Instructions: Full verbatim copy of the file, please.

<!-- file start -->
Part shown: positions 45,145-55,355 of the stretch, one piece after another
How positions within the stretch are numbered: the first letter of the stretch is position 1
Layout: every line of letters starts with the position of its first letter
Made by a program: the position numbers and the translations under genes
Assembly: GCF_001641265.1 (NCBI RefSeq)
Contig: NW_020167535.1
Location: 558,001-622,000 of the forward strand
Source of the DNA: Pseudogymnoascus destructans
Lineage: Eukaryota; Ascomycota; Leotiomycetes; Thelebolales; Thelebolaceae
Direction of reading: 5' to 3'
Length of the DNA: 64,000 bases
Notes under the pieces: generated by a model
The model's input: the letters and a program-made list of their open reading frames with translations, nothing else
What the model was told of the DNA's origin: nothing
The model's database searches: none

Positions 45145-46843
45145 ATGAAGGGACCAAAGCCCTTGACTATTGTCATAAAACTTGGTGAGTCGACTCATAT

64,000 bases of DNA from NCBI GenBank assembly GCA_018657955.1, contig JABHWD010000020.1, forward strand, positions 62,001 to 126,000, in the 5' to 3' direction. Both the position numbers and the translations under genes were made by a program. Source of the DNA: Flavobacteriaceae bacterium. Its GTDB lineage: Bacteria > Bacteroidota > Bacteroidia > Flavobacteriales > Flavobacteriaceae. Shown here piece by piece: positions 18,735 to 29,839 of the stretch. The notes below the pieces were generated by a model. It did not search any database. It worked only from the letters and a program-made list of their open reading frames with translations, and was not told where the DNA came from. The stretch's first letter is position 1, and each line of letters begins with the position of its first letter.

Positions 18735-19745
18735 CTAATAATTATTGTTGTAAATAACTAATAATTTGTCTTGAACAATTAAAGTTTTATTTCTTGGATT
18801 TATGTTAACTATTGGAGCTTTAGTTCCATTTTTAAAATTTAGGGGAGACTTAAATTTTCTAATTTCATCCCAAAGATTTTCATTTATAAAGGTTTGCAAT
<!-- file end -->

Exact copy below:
Part shown: positions 45,145-55,355 of the stretch, one piece after another
How positions within the stretch are numbered: the first letter of the stretch is position 1
Layout: every line of letters starts with the position of its first letter
Made by a program: the position numbers and the translations under genes
Assembly: GCF_001641265.1 (NCBI RefSeq)
Contig: NW_020167535.1
Location: 558,001-622,000 of the forward strand
Source of the DNA: Pseudogymnoascus destructans
Lineage: Eukaryota; Ascomycota; Leotiomycetes; Thelebolales; Thelebolaceae
Direction of reading: 5' to 3'
Length of the DNA: 64,000 bases
Notes under the pieces: generated by a model
The model's input: the letters and a program-made list of their open reading frames with translations, nothing else
What the model was told of the DNA's origin: nothing
The model's database searches: none

Positions 45145-46843
45145 ATGAAGGGACCAAAGCCCTTGACTATTGTCATAAAACTTGGTGAGTCGACTCATAT

64,000 bases of DNA from NCBI GenBank assembly GCA_018657955.1, contig JABHWD010000020.1, forward strand, positions 62,001 to 126,000, in the 5' to 3' direction. Both the position numbers and the translations under genes were made by a program. Source of the DNA: Flavobacteriaceae bacterium. Its GTDB lineage: Bacteria > Bacteroidota > Bacteroidia > Flavobacteriales > Flavobacteriaceae. Shown here piece by piece: positions 18,735 to 29,839 of the stretch. The notes below the pieces were generated by a model. It did not search any database. It worked only from the letters and a program-made list of their open reading frames with translations, and was not told where the DNA came from. The stretch's first letter is position 1, and each line of letters begins with the position of its first letter.

Positions 18735-19745
18735 CTAATAATTATTGTTGTAAATAACTAATAATTTGTCTTGAACAATTAAAGTTTTATTTCTTGGATT
18801 TATGTTAACTATTGGAGCTTTAGTTCCATTTTTAAAATTTAGGGGAGACTTAAATTTTCTAATTTCATCCCAAAGATTTTCATTTATAAAGGTTTGCAAT